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Professional ice hockey player Leon Draisaitl in the final series of the NHL – Sport

Professional ice hockey player Leon Draisaitl in the final series of the NHL – Sport

There are those moments during Edmonton Oilers games that they show on American sports television like the Pistoleros arriving in the salon: Watch out, something is going to happen! Penalty time for the opponent and therefore the majority for the Oilers. The perpetrator can be seen driving his car inside the penalty area. Then his coach, who looks as worried as the waiter, who suspects this won't end well for him and his team. Then: Cut to two Oilers forwards in a split screen. One of them, Connor McDavid, often looks sullen; Leon Draisaitl, on the other hand, usually has one corner of his mouth up and one eye half-closed in a Charles Bronson look.

you can now together on the ice, and it's as if Wyatt Earp and Doc Holliday are coming together to duel in the afternoon sun – against… a Opponents, as we previously mentioned: the majority. Before the replay, top view with graphics: Here is Draisaitl, there is McDavid, as if it were someone no I know who they both are. But well, newcomers might enjoy the Stanley Cup Finals, the final series of the NHL ice hockey league. It's also likely some German fans will wake up Sunday night to watch Game 1 of a best-of-seven series between the Oilers and Florida Panthers (2 a.m., Sky). And they want to know: Who will shape this? What should you pay attention to?

The interesting thing: Even people who have never seen an ice hockey game in their lives recognize McDavid after 20 seconds at the latest. The man tears through the ice like a Tasmanian Devil, and the puck appears to be possessed by him. Example: The Oilers' first goal in their recent semifinal game against Dallas. It takes slow motion to understand what's happening: The tankers are outnumbered, and Draisaitl passes to McDavid. He spins around one opponent, tricking the next opponent with forehand and backhand changes He throws the ball into the upper right corner.

For the first time in 31 years, the Oilers were able to bring the Stanley Cup back to Canada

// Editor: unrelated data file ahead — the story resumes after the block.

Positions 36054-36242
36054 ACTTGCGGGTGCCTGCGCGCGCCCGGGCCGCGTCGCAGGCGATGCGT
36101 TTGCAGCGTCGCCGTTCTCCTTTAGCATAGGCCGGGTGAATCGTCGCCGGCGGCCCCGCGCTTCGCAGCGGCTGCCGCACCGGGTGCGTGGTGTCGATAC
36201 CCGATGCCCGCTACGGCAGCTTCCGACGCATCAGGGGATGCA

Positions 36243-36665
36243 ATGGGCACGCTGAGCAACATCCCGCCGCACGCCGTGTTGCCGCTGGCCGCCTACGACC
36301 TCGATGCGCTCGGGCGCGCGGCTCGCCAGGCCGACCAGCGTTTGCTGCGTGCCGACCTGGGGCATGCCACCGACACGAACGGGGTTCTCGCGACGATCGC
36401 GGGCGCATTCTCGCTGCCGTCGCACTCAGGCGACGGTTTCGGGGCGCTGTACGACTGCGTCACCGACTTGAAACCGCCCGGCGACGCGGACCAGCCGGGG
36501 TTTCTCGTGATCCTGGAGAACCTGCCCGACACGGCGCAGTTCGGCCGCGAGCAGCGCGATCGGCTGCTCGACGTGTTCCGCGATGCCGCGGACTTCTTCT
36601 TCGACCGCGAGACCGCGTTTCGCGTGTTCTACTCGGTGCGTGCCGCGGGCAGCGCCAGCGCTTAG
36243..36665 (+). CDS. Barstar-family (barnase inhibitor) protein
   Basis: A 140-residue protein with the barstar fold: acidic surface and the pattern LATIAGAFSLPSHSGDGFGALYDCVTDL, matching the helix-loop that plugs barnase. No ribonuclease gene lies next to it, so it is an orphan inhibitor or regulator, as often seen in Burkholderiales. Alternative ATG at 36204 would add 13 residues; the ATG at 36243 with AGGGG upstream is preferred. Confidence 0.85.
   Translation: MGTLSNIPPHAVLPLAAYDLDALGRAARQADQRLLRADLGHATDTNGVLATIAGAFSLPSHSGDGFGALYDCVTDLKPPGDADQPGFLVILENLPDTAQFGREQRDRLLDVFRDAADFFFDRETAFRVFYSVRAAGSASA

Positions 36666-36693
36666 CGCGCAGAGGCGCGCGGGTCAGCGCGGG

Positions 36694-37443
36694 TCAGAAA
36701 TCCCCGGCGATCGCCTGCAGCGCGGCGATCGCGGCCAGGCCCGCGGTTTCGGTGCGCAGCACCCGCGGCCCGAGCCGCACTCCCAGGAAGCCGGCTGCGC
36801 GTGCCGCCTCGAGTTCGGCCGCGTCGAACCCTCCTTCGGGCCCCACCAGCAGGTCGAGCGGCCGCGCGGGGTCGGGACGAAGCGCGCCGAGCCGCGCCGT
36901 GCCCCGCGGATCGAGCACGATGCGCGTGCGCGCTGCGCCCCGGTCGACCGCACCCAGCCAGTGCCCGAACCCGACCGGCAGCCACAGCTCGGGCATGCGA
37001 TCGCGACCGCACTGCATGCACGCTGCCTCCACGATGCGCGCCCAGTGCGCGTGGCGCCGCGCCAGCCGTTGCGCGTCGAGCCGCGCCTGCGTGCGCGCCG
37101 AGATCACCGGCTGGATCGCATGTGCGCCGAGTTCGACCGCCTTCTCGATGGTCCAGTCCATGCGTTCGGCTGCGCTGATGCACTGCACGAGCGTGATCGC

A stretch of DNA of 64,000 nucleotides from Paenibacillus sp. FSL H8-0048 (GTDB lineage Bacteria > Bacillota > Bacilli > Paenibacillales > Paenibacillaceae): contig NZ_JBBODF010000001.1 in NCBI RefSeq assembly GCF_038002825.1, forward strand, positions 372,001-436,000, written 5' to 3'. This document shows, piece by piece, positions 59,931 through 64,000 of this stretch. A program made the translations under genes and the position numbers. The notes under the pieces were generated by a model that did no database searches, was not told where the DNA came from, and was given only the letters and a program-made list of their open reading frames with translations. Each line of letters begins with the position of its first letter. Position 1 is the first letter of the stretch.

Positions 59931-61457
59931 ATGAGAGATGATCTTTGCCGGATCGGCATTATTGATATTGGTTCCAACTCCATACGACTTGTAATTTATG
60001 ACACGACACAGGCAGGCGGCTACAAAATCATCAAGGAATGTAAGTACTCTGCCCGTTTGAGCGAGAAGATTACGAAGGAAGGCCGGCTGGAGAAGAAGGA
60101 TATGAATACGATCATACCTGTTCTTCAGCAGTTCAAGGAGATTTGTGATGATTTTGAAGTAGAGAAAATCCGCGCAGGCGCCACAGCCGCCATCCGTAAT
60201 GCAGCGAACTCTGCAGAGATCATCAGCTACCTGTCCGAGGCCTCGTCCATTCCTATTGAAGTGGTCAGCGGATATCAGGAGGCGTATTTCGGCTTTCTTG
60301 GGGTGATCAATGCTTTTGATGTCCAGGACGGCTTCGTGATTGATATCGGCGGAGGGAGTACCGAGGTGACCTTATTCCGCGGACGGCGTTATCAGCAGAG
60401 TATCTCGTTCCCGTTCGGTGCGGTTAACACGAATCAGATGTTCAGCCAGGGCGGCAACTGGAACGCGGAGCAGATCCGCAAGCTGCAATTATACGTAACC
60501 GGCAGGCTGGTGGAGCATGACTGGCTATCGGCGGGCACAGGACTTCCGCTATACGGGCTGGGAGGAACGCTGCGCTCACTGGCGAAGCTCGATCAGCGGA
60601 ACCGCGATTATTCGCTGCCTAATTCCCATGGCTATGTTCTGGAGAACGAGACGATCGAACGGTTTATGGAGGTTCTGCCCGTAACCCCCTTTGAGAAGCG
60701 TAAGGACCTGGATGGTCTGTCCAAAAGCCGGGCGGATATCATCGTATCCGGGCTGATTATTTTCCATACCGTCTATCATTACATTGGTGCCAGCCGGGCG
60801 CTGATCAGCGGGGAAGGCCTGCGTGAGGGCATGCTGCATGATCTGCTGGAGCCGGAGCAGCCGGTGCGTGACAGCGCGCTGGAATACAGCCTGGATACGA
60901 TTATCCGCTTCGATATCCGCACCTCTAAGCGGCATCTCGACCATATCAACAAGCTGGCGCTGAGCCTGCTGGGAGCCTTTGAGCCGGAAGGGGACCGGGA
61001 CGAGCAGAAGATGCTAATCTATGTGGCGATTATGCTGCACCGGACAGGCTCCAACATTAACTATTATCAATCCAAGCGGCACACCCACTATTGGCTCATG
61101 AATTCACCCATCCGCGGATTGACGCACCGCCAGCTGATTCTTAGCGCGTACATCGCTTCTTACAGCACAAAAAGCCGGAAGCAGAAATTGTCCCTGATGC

You don't necessarily recognize Draisaitl right away; Rather, the disc obeys him differently. His NHL teammates have voted him the league's best passer multiple times — and this season he wasn't listed in the poll; Probably because Draisaitl was going to win anyway. He anticipates situations, and applies Wayne Gretzky's saying (“Never drive where the puck is – but where it will be”) to his skills: Pass the puck where your teammate can score a goal. His technical skills allow him to pass to a teammate from almost any position and, if necessary, through his legs or with runners. As a spectator, after studying the slow motion, you then say: Of course the disc had to go there exactly at that exact moment – But it's Draisaitl who's constantly running this in real time.

NHL professional Leon Draisaitl

:In the fields of Gretzky

NHL pro Leon Draisaitl scored or assisted at least one goal in all twelve games, and his Edmonton Oilers reached the semifinals. Here they are strangers – but with a new self-confidence, which has a lot to do with the Cologne native.

Written by Jürgen Schmieder

Second big capacity: Direct catch from the right half, strong and accurate. That's exactly why McDavid has 31 scoring points (goals and assists) on the playoff roster, while Draisaitl has 28. Matthew Tkachuk led the Panthers with 19 points. Oilers' power percentage: 37.3 percent, Florida uses less than a quarter of its power play. . This is Draisaitl's third strength, but it's one you have to pay close attention to. He now also uses his talent for anticipation on defense – especially when outnumbered. He blocks passing lanes, blocks shots, and steals pucks. The Oilers have gone through the last 24 penalty periods without conceding a goal, even scoring when they were shorthanded in the semifinals against Dallas.

That's the magic of McDavid and Draisaitl in their first Finals appearance and the chance to bring the Stanley Cup back to Canada for the first time in 31 years: One obeys the puck on his stick, the other obeys shots and passes — and when two when there's a lot of people together on the ice, you don't have to blink; You may miss the magic.